A hospital based violence prevention intervention reduced hospital recidivism for violent injury and arrests for violent crimes
Q In victims of violence who are on parole or probation, can a hospital based violence prevention intervention reduce hospital recidivism for violent injury and arrests for violent crimes?
randomised controlled trial.
unclear allocation concealment.
Follow up period:
median 1–2 years.
hospital trauma centre in Baltimore, Maryland, USA.
100 patients ⩾18 years of age (median age <30 y, 96% men) who were admitted to hospital for an injury related to a violent assault for at least the second time and were on parole or probation in the criminal justice system.
56 patients were allocated to the Violence Intervention Programme (VIP), which involved meetings with a social or case worker at least every 2 weeks to devise and implement a service plan (including, as appropriate, substance abuse rehabilitation, employment training and services, educational services, conflict resolution, and family development), regular meetings with a parole and probation officer involved in the study, weekly group encounter sessions, and home visits by the VIP team. 44 patients were allocated to regular meetings with the parole and probation agent who had previously handled their case (control group).
hospital recidivism for violent injury, arrest, conviction, projected jail time, and employment.
Patient follow up:
100% (intention to treat analysis).
Patients in the VIP group were less likely to be readmitted to hospital for violent injury or arrested or convicted for a violent crime, and more likely to be employed than those in the control group (table). Among those who were convicted of a crime, mean projected jail time was shorter in the VIP group than in the control group (13 v 26 mo).
In victims of violence who were on parole or probation, a hospital based violence prevention intervention reduced hospital recidivism for violent injury and arrests for violent crimes.
- Kelvin Ford, RMN, Psychol D, MA, MPhil, MSc
To date, there has been a dearth of research on the effectiveness of violence intervention programmes. The study by Cooper et al focused on predominantly male patients who were admitted to a trauma unit after an injury secondary to a violent assault and were involved in the criminal justice system. The intervention to prevent future acts of violence is unique in its focus on the victim rather than the perpetrator. The VIP was a complex and multifaceted intervention that was implemented in a trauma unit, a healthcare setting that traditionally has not addressed the social and environmental factors related to violent injuries. The authors found that patients who received the VIP had significantly better employment rates, decreased incarceration rates, and decreased trauma admissions to hospital over a short follow up period. Although the study was done in the US, it is reasonable to assume that such interventions could potentially achieve similar results in the UK and elsewhere.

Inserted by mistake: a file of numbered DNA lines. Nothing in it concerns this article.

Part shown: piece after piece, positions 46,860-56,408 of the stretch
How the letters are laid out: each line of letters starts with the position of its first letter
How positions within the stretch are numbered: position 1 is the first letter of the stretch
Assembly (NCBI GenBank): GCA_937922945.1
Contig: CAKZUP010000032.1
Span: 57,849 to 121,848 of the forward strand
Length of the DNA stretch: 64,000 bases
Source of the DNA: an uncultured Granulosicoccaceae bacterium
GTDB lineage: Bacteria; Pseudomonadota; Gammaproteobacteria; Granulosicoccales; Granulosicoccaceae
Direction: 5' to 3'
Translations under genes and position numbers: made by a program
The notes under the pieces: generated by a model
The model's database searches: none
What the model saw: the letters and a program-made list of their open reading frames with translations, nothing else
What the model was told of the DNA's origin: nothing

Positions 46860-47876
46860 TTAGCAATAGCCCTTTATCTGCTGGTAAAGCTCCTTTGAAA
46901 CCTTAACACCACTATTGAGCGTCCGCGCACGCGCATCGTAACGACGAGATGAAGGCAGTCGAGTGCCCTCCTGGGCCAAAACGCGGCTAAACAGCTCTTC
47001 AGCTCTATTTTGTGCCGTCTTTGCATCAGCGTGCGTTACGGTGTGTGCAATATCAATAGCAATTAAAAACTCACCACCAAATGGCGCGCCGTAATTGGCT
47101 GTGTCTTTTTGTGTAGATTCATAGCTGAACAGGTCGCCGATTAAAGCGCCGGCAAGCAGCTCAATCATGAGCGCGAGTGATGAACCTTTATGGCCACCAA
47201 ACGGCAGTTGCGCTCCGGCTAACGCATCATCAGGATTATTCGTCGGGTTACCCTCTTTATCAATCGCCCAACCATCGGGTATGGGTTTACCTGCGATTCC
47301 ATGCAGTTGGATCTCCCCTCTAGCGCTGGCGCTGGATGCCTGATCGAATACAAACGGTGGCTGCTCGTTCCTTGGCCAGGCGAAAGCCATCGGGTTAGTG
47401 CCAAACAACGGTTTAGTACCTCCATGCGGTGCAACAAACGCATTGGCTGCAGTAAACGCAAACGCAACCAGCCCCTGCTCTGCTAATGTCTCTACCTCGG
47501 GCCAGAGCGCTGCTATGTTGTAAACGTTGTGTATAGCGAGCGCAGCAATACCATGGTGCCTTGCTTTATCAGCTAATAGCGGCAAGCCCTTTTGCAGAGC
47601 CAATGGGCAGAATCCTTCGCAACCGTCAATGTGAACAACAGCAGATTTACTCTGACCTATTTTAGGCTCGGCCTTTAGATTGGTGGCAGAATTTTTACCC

It would have been useful to isolate which particular aspect of the intervention was most effective. The authors hypothesised that the individual counselling component, offering support in areas such as education, was the most effective element of the intervention.
Findings from the study by Cooper et al highlight the potential value of violence intervention programmes, although further research with more participants and in different countries would contribute to knowledge in this area. Nurses and social care workers, particularly those working in trauma units, will find this study relevant and useful. However, the implications of the study are also of interest to those working in domestic violence support services, the police, and the prison service. Setting up a violence prevention programme presents challenges, particularly in terms of securing resources, administration, optimal skill mix, and ideal infrastructure. However, eventual cost savings may offset the initial investment, a factor that will be of great interest to policy makers and those concerned with reducing hospital and prison admissions.
For correspondence: Dr C Cooper, R Adams Cowley Shock Trauma Center, Baltimore, MD, USA.
Source of funding: not stated.